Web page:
In certain cases,

even though for his

own

benefit, the pupil

could not act with-

out the consent of his tutor.
tutor's authority enter

Thus he could not, without his on an inheritance, demand the posses-

by way of trust, even was advantageous to him and involved no chance of loss. Ordinarily, however, the assistance of the tutor was required only where the effect of the act was to alienate property or to impose a liability. But although a pupil could not bind himself by contract to
sion of goods, or accept an inheritance
act

though such

a third person without the consent of his tutor, this rule was
subject to certain equitable restrictions in favor of the other
party.

The

pupil could not keep

fuse payment, nor

what he had bought and demand back what he had sold without

re-

re-

turning the purchase money.

The consent of the tutor to the transaction was required to be given at the time of the transaction, but was not necessarily in any particular form. In giving or withholding his consent

LAW
the tutor

OP PERSONS.

45

was bound

to act solely with a view to the advantage
If

of the pupil, and to act with due prudence.
sulting loss.

he gave his

consent improperly he was responsible to the pupil for any reIf the child

was

still

infans (under seven) the
(exercising the right of
seven,

tutor acted on behalf of the child
gestio),

but

if

the

child

was over

the child himself

acted, with the assistance of the tutor.

In giving his consent
the contract for the

the tutor was not regarded as
child
;

making

the child was regarded as the contracting party, but he

was not bound by the contract unless the tutor consented. Actions brought by or against a pupil under seven were brought or defended by the tvitor in his own name; but if the pupil was over seven the suit was brought or defended in the pupil's

name with
§

the tutor's consent.

64.
all

Curators.

By

the

Roman law

a male became of Fe-

age for
capacity.

purposes upon reaching the age of puberty.
Plainly, however, a law

males, at least under the older law, never attained full legal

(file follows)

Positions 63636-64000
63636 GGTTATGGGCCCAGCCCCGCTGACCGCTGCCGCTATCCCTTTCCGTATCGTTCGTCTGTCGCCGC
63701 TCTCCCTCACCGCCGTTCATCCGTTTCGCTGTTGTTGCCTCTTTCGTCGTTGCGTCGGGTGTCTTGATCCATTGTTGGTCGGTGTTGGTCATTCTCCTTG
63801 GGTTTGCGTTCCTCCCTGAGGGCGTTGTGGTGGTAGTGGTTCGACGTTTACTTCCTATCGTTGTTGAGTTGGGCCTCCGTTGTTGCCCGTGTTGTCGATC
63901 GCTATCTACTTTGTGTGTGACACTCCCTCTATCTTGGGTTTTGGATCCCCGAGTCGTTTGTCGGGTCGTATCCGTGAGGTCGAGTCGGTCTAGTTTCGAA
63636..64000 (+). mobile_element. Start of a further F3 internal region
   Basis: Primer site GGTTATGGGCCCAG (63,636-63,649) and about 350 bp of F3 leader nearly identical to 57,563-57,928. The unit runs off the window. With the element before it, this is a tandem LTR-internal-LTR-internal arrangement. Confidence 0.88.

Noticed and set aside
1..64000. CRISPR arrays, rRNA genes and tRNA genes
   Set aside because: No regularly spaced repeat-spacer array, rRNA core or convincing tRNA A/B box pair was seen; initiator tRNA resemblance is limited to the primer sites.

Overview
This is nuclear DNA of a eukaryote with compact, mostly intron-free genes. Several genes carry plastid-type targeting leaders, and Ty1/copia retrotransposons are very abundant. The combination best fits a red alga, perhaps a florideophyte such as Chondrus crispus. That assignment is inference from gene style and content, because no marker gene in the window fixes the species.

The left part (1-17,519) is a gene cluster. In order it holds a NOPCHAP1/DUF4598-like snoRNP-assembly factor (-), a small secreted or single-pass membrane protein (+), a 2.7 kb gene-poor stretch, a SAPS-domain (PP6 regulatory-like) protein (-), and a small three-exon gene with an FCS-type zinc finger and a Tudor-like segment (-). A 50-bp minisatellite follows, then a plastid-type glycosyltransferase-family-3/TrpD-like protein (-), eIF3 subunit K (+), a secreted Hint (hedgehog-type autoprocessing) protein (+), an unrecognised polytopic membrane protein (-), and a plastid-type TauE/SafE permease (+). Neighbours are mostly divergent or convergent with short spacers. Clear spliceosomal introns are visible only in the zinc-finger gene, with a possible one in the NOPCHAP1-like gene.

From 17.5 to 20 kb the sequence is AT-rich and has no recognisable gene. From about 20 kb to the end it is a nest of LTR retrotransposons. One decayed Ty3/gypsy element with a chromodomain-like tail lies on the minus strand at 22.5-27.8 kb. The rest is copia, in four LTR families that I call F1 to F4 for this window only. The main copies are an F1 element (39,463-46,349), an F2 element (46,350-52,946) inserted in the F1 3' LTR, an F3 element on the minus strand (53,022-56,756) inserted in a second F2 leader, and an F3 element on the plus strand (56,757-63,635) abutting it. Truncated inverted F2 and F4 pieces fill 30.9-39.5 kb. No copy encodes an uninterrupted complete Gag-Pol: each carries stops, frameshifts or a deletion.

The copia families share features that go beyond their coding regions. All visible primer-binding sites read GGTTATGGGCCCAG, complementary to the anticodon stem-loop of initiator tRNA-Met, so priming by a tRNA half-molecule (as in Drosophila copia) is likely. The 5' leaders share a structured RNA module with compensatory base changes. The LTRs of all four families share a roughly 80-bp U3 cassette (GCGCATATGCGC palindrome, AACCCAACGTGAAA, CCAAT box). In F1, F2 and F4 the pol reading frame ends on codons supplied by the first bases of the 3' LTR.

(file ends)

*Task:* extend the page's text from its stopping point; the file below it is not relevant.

which gave to a boy of
affairs

fourteen

full

power

to

manage

his

own

was unsafe

for

him, and modifications were introduced from time to time for
his protection.

By an

early law of uncertain date passed for

the relief of minors

(le.r Plcetoria),

they were permitted to

apply to the prsetor for the appointment of a form of guardian

known

as a curator,

who would
manage
his

be appointed on proof of the

minor's incapacity to

own

affairs.

And

in time

it

became the

rule for magistrates to appoint a curator

upon the

But a minor above the age of puberty could not be compelled to have a curator, except when, on beminor's application.

ing sued, he neglected or refused to apply for a curator, in

which case a curator would be appointed on
plaintiff to

petition of the

defend the

suit.

and powers of curators were substantially the same as those of the tutor. His chief function was to see that the minor was not imposed upon. If a curator was appointed, the position of the minor so far as his capacity to contract was
duties

The

46

NOTES ON ROMAN LAW.
All

concerned was substantially the same as that of a pupil.

contracts by which he improved his position were valid with-

out the curator's consent, but the minor could not alienate his property nor incur any liability without such consent,

which, however, might be given either before, during, or after